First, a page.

Barb Lachenbruch is astonished and entertained by the natural world, but the nature of human drive perplexes her. She writes fiction and personal essays. Semi-retired from her position as professor of tree physiology and forest ecology, she straddles life between town and her off-grid cabin in the woods.
Barb grew up in a quiet corner of Los Altos Hills, California, a town on the border between road-less chaparral and Silicon Valley. She cut apricots in the orchards as her first paying job. California was in her veins–she did her PhD on poison oak. she earned biology degrees from Swarthmore (BA), University of Alaska Fairbanks (MS), and Stanford (PhD) and did a post-doc at UC Berkeley, but her path also meandered through Texas, New Hampshire, and an indigenous village in Guatemala for the Peace Corps.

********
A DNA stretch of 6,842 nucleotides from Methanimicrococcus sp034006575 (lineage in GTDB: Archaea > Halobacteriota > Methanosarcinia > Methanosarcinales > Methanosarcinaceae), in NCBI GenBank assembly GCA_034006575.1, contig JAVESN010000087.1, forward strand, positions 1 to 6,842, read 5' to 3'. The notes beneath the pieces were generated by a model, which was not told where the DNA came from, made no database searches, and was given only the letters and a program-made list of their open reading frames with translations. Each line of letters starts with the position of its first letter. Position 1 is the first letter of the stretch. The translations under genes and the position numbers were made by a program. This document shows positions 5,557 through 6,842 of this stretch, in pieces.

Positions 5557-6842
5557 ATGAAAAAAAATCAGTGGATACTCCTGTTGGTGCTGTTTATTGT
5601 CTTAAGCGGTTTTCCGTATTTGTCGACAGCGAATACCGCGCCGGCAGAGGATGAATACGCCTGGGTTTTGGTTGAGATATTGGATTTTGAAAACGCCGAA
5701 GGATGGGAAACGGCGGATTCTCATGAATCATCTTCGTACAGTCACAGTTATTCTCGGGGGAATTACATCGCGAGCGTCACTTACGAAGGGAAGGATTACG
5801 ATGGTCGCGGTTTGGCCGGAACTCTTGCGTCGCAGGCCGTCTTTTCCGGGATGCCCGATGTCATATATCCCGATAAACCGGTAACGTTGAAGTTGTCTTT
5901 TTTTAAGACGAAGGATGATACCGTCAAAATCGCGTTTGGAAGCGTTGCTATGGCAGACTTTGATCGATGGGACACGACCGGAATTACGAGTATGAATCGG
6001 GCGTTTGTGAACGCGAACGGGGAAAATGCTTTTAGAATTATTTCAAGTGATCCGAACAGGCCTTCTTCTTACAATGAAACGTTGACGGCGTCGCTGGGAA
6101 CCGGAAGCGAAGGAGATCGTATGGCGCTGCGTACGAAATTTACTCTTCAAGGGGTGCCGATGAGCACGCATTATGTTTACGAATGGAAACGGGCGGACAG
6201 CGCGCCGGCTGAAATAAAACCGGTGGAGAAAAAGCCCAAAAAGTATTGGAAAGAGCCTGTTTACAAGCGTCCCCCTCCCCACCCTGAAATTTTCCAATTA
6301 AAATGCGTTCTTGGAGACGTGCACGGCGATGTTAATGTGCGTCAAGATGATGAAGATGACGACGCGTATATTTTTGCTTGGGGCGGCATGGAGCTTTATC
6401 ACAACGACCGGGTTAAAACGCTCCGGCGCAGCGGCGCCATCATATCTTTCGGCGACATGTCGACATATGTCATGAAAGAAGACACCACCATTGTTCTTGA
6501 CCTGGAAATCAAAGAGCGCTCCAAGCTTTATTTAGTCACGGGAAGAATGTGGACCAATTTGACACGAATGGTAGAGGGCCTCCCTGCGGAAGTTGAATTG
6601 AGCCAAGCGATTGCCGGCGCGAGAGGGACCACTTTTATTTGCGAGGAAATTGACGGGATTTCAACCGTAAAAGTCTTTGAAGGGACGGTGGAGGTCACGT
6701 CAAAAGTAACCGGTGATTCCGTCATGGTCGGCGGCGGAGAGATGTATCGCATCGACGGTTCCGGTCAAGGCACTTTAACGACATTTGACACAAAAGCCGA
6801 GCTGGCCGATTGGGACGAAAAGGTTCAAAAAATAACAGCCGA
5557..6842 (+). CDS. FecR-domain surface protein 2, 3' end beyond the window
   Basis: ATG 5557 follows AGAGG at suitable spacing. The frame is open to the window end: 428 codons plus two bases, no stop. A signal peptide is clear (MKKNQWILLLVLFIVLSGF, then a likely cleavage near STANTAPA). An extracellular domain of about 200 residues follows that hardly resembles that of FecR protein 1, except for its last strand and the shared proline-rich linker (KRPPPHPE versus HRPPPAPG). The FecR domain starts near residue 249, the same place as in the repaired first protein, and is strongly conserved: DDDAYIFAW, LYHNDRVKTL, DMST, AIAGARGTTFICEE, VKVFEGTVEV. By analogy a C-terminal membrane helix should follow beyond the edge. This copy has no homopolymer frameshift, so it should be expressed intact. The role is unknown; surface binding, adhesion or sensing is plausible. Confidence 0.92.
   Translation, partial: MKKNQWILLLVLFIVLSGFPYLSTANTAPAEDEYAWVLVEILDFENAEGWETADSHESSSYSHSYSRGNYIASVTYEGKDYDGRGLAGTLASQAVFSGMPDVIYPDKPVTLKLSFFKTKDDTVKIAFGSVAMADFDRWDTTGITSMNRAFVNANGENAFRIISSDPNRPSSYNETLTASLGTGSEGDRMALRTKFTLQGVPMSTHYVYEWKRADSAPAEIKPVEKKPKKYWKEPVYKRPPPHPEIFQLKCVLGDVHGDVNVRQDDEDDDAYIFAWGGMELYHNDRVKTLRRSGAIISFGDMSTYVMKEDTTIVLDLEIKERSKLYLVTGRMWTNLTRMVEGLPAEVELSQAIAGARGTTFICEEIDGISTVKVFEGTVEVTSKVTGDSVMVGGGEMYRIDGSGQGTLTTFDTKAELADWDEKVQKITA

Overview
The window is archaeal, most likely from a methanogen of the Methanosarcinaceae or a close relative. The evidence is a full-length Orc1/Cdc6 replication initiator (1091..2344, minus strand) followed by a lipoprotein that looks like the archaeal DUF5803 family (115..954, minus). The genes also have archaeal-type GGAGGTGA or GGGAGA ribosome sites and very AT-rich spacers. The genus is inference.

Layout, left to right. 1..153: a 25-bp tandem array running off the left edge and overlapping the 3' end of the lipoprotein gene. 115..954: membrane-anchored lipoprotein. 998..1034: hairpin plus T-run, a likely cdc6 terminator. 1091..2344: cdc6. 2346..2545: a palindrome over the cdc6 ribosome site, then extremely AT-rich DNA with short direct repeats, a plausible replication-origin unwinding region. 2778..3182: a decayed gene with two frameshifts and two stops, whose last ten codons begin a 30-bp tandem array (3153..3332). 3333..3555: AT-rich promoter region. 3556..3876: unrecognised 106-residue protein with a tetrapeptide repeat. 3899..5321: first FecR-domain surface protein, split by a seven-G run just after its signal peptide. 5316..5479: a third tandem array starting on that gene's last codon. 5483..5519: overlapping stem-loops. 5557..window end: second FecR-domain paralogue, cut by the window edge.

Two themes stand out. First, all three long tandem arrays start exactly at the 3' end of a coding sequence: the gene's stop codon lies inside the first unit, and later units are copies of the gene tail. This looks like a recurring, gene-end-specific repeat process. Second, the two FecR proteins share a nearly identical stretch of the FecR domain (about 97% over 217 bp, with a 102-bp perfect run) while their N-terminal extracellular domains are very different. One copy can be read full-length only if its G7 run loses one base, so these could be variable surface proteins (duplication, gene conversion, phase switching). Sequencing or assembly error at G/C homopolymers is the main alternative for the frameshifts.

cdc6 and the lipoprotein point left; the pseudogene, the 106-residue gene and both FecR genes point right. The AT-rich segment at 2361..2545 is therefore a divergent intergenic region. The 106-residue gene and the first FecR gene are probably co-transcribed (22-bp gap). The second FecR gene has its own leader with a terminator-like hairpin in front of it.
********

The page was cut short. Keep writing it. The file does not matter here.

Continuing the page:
She moved to Corvallis for a faculty position at Oregon State University. There, she raised two children and was an Assistant, Associate, and Full Professor in Wood Science & Engineering and Forest Ecosystems & Society. Her research focused on wood quality, and structure and function relationships in plants, especially related to biomechanics and water transport. Her teaching included wood anatomy, tree physiology, forest biology, issues in renewable resources, and forests and civilization. She recently retired but still works part-time on manuscripts.
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